I’m home

Last week, I looked for love, peace and joy in Bombay. (Yes, that’s what it will always be to me, ‘mum-bai’ sounds like a really badly treated mother!).

As my feelings swung in a yo-yo like manner from pure ecstasy to melancholy nostalgia, I realised how much some things change and dont change at all.

Stepping out from the airport, I could feel a sheer whirlwind of energy. Some force that created a sense of hope. An anticipation. A close friend, exiting the domestic airport had a similar experience. Only it wasnt that similar. My whirlwind of energy had been replaced with an aggressive cabbie and the anticipation by a rather long queue at the taxi stand.

It was hot, humid and noisy. Seriously noisy. I wondered why people even bothered to have radios and CD players in their cars when they hardly ever took their hands off the car horns. And then it rained and suddenly everything was washed and cleaned and the asphalt (strangely!) smelt like freshly watered garden soil.

A man in oil-stained clothes bicycled past a shining, white mercedes and paused long enough to turn back and glare at the driver for not giving him the way. He had right of way. One of them anyway. One tring tring-ing gloriously, the other honking relentlessly.

Everyone scurried about like on the sets of a doomsday movie, but made time to sit in a rally, stop at a protest and take part in a roadside squabble.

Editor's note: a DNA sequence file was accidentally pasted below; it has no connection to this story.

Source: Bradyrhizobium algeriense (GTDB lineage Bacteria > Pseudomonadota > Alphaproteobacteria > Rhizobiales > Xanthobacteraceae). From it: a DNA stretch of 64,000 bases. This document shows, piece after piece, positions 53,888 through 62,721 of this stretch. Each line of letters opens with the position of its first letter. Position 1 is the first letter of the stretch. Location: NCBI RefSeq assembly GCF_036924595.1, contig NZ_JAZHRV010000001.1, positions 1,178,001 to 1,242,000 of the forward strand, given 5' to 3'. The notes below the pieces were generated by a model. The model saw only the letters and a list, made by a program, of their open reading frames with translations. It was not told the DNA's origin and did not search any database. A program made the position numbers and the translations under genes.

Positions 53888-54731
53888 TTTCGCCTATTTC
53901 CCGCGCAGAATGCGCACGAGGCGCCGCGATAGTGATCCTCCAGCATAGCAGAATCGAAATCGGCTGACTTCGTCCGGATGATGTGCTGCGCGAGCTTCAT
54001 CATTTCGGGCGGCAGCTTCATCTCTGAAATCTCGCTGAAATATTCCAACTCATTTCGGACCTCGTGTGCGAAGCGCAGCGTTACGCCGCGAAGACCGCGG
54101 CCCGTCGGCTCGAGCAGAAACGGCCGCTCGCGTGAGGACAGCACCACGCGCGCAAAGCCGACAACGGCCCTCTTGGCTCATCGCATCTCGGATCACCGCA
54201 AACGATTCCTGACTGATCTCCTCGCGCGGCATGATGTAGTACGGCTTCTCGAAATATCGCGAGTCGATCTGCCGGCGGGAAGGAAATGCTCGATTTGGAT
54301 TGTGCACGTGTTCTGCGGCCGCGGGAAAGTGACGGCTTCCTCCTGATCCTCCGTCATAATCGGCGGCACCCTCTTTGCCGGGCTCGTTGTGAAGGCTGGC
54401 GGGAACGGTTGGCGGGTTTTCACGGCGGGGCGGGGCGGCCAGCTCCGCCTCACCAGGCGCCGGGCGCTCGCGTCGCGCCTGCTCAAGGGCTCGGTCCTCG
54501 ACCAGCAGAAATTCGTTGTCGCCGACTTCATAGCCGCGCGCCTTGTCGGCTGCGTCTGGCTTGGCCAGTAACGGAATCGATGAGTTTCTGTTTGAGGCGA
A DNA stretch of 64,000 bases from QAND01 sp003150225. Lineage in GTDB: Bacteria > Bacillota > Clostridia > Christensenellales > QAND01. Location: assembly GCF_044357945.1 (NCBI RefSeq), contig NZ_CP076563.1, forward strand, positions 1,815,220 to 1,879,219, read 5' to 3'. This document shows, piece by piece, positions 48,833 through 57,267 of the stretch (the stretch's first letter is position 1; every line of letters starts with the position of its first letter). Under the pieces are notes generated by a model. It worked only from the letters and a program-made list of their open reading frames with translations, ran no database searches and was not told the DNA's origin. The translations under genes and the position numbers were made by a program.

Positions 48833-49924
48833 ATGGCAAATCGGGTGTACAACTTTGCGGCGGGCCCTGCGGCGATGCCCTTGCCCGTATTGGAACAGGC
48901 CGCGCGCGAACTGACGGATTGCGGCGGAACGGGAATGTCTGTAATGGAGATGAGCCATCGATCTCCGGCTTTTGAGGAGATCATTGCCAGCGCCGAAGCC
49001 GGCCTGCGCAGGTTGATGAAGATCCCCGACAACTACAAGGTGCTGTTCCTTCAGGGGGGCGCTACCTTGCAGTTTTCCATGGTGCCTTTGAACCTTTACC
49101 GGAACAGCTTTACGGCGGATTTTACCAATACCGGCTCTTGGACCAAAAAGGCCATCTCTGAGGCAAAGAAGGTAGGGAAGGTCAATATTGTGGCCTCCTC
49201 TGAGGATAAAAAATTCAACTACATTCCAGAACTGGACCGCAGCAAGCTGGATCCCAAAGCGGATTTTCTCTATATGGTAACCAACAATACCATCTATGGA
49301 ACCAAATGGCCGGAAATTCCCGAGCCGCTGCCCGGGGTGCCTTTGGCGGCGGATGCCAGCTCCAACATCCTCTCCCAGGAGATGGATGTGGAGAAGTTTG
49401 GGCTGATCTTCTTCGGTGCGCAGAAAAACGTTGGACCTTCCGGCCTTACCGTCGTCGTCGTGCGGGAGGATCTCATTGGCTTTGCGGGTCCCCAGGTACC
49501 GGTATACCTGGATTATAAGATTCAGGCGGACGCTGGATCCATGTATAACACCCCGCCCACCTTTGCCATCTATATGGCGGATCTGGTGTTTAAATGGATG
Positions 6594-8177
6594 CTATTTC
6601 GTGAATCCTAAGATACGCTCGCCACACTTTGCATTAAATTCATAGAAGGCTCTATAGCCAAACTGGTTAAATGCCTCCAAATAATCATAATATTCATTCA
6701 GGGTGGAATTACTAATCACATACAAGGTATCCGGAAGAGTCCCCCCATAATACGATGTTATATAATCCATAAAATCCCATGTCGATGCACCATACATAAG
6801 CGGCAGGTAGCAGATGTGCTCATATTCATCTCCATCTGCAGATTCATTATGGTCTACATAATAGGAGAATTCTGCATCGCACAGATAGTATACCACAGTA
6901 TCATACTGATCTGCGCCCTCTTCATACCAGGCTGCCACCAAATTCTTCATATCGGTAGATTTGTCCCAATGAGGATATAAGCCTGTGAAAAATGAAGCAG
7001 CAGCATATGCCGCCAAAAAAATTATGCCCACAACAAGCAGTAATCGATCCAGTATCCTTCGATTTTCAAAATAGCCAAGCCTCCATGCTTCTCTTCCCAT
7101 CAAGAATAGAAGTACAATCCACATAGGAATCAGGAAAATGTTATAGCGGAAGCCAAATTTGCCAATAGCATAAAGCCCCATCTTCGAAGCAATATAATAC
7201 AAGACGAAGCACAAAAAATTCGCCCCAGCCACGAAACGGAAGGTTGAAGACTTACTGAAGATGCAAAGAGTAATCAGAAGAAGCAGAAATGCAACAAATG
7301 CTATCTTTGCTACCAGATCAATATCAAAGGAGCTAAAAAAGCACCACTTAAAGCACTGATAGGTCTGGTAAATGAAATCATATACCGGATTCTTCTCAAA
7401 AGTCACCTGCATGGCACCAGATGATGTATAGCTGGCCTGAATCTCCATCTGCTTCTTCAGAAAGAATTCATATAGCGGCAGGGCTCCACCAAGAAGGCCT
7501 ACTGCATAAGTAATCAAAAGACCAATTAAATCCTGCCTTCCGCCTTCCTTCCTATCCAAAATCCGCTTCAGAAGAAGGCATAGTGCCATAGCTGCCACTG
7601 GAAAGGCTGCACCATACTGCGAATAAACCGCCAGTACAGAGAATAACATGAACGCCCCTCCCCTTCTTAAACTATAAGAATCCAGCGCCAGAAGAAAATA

The roadside kebab wala, selling kebabs from an aluminium tray, refused to pack me some kebebs because I questioned him twice about their freshness. The five star hotel I stopped at for a coffee checked my bag for bombs before frisking my body.

A old friend cancelled dinner, then lunch, then coffee because he could not get away from work. Another old friend threatened to come live in my 400 sq ft hotel room if I didnt spend a few days with him in his 3500 sq ft, sea view penthouse.

Yet another friend insisted on cutting off each of my sentences with a disapproving shake of the head, a tut-tutting and a barbed “You NRIs…”

And another friend took me to a restaurant that had the finest wines and delectable french, greek and italian cuisine.

Right until I got past the immigration I couldnt make up my mind whether I wanted to extend my trip or run back home.

Where was home? In a safe, clean and comfortable place? Or in a an exciting, colourful and unpredictable place?

This entry was posted in humor, humour, joy, love, love peace joy, peace, relationships and tagged , , , , , , , , , , , , , . Bookmark the permalink.

2 Responses to I’m home

  1. Pranjal says:

    Thats the charm of Mumbai. You hate it, but you still miss it.

  2. Sosha says:

    What a lovely story!

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